This is part of an ongoing series where I’m documenting the development of my serial novel, Razor Mountain.
You can find my spoiler-free journals for each chapter, my spoiler-heavy pre-production journals, and the book itself over at the Razor Mountain landing page.
Q & A
My intent with Razor Mountain was always to write a “mystery box” story that actually resolved in a satisfying way. To do that, I created a starting premise with a lot of mysteries, and then made sure that I knew the answers—why everything was happening. In the first half of the book, most of my time was spent building up those mysteries. Now, as I approach the final act, it’s all about answering those mysteries.
I’ve long believed that it’s easier to create interesting mysteries than it is to resolve them, which is why so many mystery-centric stories fall flat at the end. However, in my hubris, I assumed that the hard work was in figuring out all the answers. Some of the feedback on early drafts of recent chapters has shown me that it’s not enough to just know the answer. The resolution has to come out in the story, while being clear enough that the reader doesn’t miss it, and organic enough that it doesn’t feel shoved-in just to make the story work.
So, one of the things I did while writing this chapter is to go back through my outline and review all of the things I set up early in the story, and make sure that I have plans for resolving them in the next few chapters. This chapter and the next one are important to some of these revelations, so it was a good exercise to do at this point in the story.
I initially left out the third scene in this chapter. It was squeezed into the start of the next chapter because I was worried that it might reveal too much before the next chapter. This is part of the ongoing rearranging of the outline that I’ve been doing for the past few chapters.
However, when I began to write this journal I realized that the chapter felt purposeless without that third scene. Seeing Cain is interesting, because it’s a big link between the two narratives, but it’s not exactly a shocking stinger at the end of the chapter, and I would have had to be a little more coy in Christopher’s conversation with Speares to try to make it more of a revelation. The first two scenes are mostly the characters walking from A to B and talking, which is the same as Christopher’s previous chapter. Without the additional revelations and action at the end, it falls flat.
So once again I adjusted my chapters and pulled in that third scene. I also decided that I can write it without quite giving up certain big secrets. But this scene combined with the next chapter will serve as the climax for Act II and set up Act III.
The Value of Journaling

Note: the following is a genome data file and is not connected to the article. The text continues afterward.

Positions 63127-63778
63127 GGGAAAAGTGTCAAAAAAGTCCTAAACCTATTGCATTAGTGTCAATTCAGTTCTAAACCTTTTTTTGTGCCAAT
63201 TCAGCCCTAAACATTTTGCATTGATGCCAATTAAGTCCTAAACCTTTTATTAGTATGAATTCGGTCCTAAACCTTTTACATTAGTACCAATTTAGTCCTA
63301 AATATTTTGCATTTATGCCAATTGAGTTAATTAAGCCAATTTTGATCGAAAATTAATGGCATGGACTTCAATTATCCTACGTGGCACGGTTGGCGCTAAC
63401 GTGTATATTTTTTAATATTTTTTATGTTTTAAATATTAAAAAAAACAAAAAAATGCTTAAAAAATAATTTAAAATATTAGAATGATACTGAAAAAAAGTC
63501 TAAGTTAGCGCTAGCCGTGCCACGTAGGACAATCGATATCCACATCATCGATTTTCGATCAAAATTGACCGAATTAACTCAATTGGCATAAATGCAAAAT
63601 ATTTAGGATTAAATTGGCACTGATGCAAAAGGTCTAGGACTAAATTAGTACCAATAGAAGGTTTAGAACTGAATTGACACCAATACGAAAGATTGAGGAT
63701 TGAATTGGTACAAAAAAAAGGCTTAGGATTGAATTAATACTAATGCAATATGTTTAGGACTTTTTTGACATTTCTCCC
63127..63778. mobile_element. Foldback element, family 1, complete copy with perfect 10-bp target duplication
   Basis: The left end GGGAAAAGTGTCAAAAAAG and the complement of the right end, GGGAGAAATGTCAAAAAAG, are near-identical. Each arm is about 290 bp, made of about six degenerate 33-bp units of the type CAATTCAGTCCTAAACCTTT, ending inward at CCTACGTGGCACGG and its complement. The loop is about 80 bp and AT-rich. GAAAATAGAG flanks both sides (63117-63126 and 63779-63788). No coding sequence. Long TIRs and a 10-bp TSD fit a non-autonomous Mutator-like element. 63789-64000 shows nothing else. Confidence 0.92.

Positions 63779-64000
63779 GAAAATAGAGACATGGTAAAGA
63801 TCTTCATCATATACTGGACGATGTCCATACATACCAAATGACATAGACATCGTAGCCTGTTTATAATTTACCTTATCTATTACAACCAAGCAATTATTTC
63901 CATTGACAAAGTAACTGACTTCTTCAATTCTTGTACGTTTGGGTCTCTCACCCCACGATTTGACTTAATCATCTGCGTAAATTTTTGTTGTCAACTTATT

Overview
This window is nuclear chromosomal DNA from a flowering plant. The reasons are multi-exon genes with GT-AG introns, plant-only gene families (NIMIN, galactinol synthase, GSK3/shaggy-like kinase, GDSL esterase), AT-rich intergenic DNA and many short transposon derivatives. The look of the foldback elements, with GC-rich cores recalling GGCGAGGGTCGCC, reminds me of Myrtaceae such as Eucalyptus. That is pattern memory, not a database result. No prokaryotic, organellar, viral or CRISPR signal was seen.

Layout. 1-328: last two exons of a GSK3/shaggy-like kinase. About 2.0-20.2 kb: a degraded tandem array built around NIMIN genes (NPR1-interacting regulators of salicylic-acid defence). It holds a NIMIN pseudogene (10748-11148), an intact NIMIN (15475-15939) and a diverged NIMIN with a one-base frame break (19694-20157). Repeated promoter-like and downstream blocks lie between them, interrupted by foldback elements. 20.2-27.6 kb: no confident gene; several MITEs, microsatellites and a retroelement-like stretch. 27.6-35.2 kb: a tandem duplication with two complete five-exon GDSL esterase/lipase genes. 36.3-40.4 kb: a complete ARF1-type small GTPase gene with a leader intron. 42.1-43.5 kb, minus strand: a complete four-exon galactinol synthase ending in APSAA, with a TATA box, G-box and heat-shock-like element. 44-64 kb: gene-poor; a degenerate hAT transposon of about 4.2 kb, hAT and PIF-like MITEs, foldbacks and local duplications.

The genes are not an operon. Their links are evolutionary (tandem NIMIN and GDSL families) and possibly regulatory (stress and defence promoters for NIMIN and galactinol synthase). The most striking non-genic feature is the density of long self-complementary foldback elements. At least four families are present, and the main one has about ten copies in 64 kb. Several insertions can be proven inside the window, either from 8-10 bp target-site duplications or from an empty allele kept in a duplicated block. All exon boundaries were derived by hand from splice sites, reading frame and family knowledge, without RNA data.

Despite the power of ego, when I sit down to write one of these chapter journals I sometimes wonder how worthwhile it actually is. There are certainly times when feel that I don’t have much interesting to say about a given chapter. However, when I look back, it’s often when I’m working on a journal that I realize I’ve missed something or need to do some rearranging (as I did this week).
As it turns out, when I force myself to think about process enough to be able to articulate a journal entry, it helps me better understand the story I’m telling. Maybe that seems like it should be obvious, but it’s a lesson that I keep learning.
That’s partly because I originally intended these journals to be a sort of documentary—a way for other writers to peek inside my head and see what I was thinking, alongside the actual product. Not because I thought it would be a breakout bestseller and everyone would be interested, but because I can only speak for myself, and it seemed like a fun hook for the blog. I think there’s a real tendency among authors to want to keep the secret sauce secret, or to be so deep in the impostor syndrome that we don’t want to risk the potential embarrassment of opening up to others.
Now that I’ve been doing this for most of a book, I’m beginning to think that journaling through a big project will often be worthwhile for a lot of writers, even if nobody else ever sees that journal. As writers, we are used to thinking through a lot of things in text, and keeping up that meta-narrative has really helped me to understand the story I’m writing, and probably do a better job than I otherwise would.
It also occasionally serves as a record that I can return to, if I forget a decision I made, or an idea that I set aside that turns out to be important.
The next chapter is a big one. Things are happening now. It’s been a few minutes since Christopher’s life got worse, so I’m going to remedy that with some existential dread. It’s the end of Act II and the start of Act III. See you there.